The Zimbabwean government said Wednesday it was taking control of huge diamonds deposits, newly discovered in the east of the country, as part of a controversial economic empowerment drive.
Although not fully ascertained, the diamond deposits are so vast that experts say Zimbabwe will account for 25 percent of global supply when exploited.
In a statement, the government said it would control of the deposits, and acquire no less than 51 percent shareholding in all foreign-owned mining ventures in the country.
The country has enacted controversial indigenization and economic empowerment laws under which all foreign-owned businesses are being compelled to dispose majority shareholding to locals.
“The shareholding in the mining sector as it relates to the state shall be as follows: 100 percent for all alluvial diamonds; minimum 51 percent for other minerals, including non-alluvial diamonds,” Indigenization and Empowerment Minister, Saviour Kasukuwere, said.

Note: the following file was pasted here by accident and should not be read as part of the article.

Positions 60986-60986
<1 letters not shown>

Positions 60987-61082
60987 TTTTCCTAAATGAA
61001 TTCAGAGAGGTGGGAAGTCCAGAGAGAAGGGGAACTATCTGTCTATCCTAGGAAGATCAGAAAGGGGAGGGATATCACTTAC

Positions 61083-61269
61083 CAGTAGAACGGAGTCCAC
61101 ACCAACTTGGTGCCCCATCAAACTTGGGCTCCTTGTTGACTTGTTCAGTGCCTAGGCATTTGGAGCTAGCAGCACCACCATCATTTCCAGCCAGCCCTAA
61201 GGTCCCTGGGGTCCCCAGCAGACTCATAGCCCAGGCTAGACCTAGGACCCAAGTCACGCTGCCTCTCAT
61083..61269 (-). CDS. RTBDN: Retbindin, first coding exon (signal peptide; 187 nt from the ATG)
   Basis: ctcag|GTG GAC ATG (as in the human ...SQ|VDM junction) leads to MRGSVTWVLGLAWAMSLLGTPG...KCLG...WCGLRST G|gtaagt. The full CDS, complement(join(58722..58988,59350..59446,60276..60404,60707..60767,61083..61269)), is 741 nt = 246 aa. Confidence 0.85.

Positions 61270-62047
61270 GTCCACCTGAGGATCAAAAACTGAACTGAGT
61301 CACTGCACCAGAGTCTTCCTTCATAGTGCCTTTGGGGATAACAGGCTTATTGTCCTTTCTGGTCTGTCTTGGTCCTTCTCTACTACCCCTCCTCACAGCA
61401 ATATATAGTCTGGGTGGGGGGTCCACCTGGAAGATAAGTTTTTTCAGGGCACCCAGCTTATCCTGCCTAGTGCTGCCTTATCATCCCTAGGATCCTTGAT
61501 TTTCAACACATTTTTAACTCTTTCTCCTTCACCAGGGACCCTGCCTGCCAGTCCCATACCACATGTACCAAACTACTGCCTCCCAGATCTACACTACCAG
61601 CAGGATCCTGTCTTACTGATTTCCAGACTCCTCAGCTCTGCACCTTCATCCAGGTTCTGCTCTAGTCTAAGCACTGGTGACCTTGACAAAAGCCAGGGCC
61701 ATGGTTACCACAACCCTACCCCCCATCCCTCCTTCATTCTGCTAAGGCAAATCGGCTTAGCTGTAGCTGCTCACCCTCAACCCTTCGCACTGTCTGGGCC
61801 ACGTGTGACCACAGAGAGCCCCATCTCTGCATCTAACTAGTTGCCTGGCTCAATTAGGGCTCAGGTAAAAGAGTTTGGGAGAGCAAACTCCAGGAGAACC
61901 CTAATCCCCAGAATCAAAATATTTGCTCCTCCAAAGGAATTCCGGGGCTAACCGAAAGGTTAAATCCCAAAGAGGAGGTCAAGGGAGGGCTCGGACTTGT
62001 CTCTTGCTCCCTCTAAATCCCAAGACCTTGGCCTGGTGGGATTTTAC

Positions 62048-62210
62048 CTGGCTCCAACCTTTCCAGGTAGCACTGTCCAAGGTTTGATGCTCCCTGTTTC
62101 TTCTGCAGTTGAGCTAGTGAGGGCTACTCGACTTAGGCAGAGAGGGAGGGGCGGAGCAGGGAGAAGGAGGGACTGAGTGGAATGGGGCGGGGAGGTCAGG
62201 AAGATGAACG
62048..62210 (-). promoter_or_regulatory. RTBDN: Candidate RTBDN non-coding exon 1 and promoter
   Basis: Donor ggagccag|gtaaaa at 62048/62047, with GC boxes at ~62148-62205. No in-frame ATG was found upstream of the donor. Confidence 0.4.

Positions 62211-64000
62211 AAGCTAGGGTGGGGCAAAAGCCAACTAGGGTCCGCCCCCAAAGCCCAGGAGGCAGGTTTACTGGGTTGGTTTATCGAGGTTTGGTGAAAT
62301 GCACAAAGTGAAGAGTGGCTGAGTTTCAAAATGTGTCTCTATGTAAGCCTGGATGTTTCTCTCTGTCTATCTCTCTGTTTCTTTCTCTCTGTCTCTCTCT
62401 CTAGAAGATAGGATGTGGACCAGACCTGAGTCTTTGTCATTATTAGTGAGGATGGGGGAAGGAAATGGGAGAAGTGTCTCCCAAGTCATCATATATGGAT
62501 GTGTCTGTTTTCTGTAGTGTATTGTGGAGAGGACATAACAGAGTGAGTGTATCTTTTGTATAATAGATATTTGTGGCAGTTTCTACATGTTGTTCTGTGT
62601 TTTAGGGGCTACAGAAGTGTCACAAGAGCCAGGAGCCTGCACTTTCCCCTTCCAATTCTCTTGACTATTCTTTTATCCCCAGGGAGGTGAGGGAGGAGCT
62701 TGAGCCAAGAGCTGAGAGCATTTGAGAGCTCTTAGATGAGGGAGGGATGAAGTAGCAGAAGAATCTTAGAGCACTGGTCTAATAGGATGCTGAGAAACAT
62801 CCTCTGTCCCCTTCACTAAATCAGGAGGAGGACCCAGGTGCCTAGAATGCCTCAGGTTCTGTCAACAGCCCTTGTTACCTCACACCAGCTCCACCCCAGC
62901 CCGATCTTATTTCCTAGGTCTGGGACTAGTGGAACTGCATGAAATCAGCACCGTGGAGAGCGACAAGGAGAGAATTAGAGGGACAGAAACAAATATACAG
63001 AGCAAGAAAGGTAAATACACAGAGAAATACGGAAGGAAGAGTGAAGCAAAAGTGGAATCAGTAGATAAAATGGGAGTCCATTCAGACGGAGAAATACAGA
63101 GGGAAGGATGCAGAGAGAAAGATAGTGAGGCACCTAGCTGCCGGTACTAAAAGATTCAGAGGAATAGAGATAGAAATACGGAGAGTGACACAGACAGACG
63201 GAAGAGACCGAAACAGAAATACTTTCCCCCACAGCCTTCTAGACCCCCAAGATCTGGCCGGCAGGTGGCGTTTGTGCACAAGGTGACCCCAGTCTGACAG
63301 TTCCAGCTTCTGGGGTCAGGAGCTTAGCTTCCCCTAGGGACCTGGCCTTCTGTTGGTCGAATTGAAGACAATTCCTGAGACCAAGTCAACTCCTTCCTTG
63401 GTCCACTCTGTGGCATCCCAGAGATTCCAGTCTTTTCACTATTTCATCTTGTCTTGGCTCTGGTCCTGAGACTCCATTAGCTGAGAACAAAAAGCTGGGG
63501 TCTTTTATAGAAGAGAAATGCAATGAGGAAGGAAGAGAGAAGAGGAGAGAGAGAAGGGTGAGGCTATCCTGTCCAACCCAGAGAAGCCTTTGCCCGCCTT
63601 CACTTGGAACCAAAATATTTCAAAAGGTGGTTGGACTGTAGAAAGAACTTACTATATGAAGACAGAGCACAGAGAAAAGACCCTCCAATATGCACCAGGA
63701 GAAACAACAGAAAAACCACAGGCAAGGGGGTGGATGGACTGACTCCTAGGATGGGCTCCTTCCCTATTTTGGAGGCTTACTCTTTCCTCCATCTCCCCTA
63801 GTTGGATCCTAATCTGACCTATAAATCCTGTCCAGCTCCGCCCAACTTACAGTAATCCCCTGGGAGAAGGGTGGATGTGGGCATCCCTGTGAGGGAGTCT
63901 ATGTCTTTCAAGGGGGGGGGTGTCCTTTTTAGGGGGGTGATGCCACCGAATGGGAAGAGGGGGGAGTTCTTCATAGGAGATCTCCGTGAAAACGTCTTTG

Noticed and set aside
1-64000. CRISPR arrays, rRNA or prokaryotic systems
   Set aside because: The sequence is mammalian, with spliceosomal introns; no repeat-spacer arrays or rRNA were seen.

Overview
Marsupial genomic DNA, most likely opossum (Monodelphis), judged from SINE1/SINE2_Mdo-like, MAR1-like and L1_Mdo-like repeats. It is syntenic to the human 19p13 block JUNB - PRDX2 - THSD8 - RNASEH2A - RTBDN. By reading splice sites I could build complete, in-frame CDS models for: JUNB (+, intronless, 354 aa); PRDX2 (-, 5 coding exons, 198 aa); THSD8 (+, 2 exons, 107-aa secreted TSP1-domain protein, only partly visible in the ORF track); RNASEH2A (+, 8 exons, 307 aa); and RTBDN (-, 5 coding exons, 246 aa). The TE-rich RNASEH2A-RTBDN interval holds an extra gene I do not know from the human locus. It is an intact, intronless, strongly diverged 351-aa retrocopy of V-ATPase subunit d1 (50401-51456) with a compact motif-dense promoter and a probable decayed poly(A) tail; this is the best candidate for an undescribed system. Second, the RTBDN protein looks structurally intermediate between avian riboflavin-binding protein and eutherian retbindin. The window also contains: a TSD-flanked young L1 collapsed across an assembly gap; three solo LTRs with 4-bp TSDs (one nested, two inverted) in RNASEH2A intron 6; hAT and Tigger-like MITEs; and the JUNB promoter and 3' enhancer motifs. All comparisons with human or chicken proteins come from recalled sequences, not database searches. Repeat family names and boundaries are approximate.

He said the cabinet had also approved a proposal for local communities where mining projects are located to get 10 percent from gross profit.
He added that the state would also create a Sovereign Wealth Fund, ‘whose main objective is to house value deriving from the ownership requirements provided for in terms of the law.’
Critics of the law had argued it would drive away foreign investment which Zimbabwe desperately needs to anchor its economic recovery.
But President Robert Mugabe has insisted much of the profit from exploitation of natural resources such as minerals should be retained in the country.
Kasukuwere said the new shareholding limits would take effect as soon as Mugabe signed them into law, which was expected shortly